Sunday, November 14, 2010

God bless Herman Melville

Moby-Dick was published on this day in 1851. The author, Herman Melville, had a nervous breakdown four years later, in part because of his novel's dismal sales. After unsuccessful lecture tours, Melville found work as a customs inspector on the New York City docks. His oldest son committed suicide in 1867.

Melville's death on September 28, 1891, in New York, was noted with only one obituary notice. Moby-Dick sold only 3,000 copies during his lifetime.

An unfinished work, Billy Budd, Foretopman, was unpublished until 1924. The protagonist of the story, set during the war between England and France, is the innocent and angelic Billy Budd, the favorite of everyone on the crew of the HMS Bellipotent except John Claggart, the sadistic master-at-arms. Claggart falsely accuses Billy of being involved in a mutiny. Billy, unable to answer the charge because of his stammer, accidentally kills Claggart.
The ship's captain, Vere, has seen through Claggart's plot but fears rebellion if Billy isn't punished. He calls a court, which condemns Billy, who goes cheerfully to his fate and is hanged from the yardarm, right after crying out "God bless Captain Vere." When Vere is mortally wounded during an engagement with the French, he murmurs as his last words Billy's name.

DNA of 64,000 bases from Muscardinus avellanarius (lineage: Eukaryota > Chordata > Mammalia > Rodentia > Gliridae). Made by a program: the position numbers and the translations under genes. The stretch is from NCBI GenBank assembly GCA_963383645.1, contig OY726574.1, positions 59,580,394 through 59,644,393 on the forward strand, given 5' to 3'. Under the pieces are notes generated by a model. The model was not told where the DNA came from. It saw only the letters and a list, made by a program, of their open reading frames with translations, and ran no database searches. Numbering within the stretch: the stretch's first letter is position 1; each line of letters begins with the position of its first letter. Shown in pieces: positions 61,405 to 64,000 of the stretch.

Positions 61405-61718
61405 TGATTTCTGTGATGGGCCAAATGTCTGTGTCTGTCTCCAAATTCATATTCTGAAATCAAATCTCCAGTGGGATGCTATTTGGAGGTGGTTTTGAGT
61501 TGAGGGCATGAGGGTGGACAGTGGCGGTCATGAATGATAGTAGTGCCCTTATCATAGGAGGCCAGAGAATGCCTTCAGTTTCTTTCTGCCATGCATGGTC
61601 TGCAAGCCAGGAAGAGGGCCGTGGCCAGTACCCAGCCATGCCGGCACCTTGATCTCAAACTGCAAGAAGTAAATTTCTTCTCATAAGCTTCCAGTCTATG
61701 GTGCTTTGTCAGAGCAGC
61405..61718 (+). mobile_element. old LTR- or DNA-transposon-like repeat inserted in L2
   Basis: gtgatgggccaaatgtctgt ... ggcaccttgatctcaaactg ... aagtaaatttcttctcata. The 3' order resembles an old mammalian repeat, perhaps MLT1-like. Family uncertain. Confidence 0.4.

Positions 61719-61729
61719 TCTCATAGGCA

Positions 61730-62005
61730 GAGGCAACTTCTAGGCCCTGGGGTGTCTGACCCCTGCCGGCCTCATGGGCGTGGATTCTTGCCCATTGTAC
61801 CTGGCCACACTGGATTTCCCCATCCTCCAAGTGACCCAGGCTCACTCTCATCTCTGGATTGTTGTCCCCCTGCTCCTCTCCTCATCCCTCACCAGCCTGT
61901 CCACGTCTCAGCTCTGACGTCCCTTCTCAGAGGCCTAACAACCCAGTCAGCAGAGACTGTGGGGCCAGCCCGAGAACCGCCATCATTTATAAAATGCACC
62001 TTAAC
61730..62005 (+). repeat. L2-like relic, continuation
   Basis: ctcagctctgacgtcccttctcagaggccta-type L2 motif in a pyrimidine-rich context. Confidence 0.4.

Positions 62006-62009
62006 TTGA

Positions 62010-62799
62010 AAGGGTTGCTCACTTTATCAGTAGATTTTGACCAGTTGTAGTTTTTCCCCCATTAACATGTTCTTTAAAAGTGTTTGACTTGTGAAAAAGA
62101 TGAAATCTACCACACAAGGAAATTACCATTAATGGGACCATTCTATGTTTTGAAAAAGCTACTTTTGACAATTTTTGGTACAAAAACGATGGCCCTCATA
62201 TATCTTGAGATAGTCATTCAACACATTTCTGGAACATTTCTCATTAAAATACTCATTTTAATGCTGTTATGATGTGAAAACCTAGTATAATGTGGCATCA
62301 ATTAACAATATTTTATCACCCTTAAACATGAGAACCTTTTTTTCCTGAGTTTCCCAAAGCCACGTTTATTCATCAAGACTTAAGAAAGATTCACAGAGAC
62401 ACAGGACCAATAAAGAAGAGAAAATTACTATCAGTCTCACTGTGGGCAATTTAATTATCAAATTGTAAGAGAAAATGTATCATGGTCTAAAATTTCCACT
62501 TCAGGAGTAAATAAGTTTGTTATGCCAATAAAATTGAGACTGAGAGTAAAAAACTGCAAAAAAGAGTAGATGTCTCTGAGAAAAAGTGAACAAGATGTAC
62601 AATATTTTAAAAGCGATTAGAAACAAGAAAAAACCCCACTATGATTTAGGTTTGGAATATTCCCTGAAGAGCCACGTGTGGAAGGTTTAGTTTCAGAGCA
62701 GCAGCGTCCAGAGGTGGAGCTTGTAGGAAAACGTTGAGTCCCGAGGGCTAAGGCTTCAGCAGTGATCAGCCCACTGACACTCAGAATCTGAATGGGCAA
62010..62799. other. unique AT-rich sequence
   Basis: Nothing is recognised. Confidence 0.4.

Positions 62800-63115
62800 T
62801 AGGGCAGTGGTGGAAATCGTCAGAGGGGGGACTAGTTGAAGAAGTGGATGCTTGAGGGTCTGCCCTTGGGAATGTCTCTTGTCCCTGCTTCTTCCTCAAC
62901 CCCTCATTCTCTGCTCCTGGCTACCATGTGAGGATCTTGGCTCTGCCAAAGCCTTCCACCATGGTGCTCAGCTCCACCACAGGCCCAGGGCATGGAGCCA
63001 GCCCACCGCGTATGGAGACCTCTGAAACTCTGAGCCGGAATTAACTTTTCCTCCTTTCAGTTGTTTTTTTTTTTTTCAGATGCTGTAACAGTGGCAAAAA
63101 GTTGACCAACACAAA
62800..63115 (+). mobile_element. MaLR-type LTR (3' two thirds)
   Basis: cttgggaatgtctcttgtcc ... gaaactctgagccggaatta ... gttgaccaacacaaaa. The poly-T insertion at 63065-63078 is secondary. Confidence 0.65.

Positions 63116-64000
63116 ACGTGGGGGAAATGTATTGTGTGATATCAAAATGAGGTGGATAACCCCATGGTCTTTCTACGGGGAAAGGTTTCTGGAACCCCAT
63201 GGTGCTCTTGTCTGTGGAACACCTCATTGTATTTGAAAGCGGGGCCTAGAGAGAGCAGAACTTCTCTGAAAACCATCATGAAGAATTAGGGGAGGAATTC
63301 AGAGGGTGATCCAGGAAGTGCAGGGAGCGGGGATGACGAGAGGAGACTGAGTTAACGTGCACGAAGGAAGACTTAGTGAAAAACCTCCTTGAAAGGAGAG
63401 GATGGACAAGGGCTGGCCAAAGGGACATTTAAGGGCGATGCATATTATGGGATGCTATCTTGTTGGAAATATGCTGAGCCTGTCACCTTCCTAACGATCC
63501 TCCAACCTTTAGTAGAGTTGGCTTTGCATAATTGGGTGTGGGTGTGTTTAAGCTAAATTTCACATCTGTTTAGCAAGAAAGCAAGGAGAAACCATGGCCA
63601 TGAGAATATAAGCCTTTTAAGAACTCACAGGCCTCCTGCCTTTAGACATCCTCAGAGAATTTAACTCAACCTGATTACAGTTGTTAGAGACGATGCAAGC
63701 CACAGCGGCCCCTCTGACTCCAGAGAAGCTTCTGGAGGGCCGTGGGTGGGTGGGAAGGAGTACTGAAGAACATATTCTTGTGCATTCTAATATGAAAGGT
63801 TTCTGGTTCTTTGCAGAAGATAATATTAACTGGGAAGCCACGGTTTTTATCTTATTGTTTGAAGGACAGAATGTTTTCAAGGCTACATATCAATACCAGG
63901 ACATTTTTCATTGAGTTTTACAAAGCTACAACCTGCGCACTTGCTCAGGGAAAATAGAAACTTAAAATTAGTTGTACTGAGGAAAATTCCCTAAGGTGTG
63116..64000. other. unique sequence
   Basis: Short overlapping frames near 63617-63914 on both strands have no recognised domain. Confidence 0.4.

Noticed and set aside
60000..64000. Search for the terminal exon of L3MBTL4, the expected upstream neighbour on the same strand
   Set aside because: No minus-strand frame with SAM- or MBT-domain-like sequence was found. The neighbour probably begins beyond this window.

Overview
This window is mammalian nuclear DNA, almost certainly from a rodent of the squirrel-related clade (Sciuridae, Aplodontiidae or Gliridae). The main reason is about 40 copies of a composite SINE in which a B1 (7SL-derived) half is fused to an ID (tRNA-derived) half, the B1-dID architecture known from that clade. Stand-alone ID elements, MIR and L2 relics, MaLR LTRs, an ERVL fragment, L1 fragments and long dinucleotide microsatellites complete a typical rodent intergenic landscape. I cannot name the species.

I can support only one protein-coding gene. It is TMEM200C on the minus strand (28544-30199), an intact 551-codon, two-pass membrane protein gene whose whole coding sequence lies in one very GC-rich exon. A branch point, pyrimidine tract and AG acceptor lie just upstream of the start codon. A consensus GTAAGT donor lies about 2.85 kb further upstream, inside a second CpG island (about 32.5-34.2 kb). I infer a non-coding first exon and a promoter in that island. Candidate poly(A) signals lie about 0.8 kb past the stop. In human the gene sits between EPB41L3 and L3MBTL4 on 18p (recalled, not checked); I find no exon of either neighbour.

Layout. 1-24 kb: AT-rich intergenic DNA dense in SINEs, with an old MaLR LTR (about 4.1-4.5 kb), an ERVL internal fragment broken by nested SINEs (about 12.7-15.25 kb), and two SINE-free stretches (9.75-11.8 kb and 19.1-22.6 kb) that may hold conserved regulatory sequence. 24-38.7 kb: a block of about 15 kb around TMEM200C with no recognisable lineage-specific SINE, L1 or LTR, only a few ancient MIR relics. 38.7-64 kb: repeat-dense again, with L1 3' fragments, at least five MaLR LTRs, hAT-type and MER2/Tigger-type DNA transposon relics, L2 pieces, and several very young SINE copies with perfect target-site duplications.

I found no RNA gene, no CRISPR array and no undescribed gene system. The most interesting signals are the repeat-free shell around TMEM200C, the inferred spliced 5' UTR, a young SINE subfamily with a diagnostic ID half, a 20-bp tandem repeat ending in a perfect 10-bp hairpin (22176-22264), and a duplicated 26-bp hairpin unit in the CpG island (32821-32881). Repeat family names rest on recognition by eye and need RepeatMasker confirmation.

"Death is only a launching into the region of the strange Untried," Melville wrote in Moby-Dick; "it is but the first salutation to the possibilities of the immense Remote, the Wild, the Watery, the Unshored..."

By day they churned down the river, Camille at the wheel, he and Cutterback drunk. They blasted music (Themes from the Great Westerns), roaring at the top of their lungs. At night they’d dock and take over a bar. Cutterback arm-wrestled all comers. They ate catfish, mountains and pyramids of it. After Camille had gone to bed they sat up on deck, listening to the water lapping at the hull. Cutterback sang, drawing out the lines he particularly relished. Sully had brought along Moby Dick. He read aloud the passages he’d marked. All men were mesmerized by the deep, Ishmael had said. They saw in it the ungraspable phantom of life.  --  Chapter 42, The Misforgotten.

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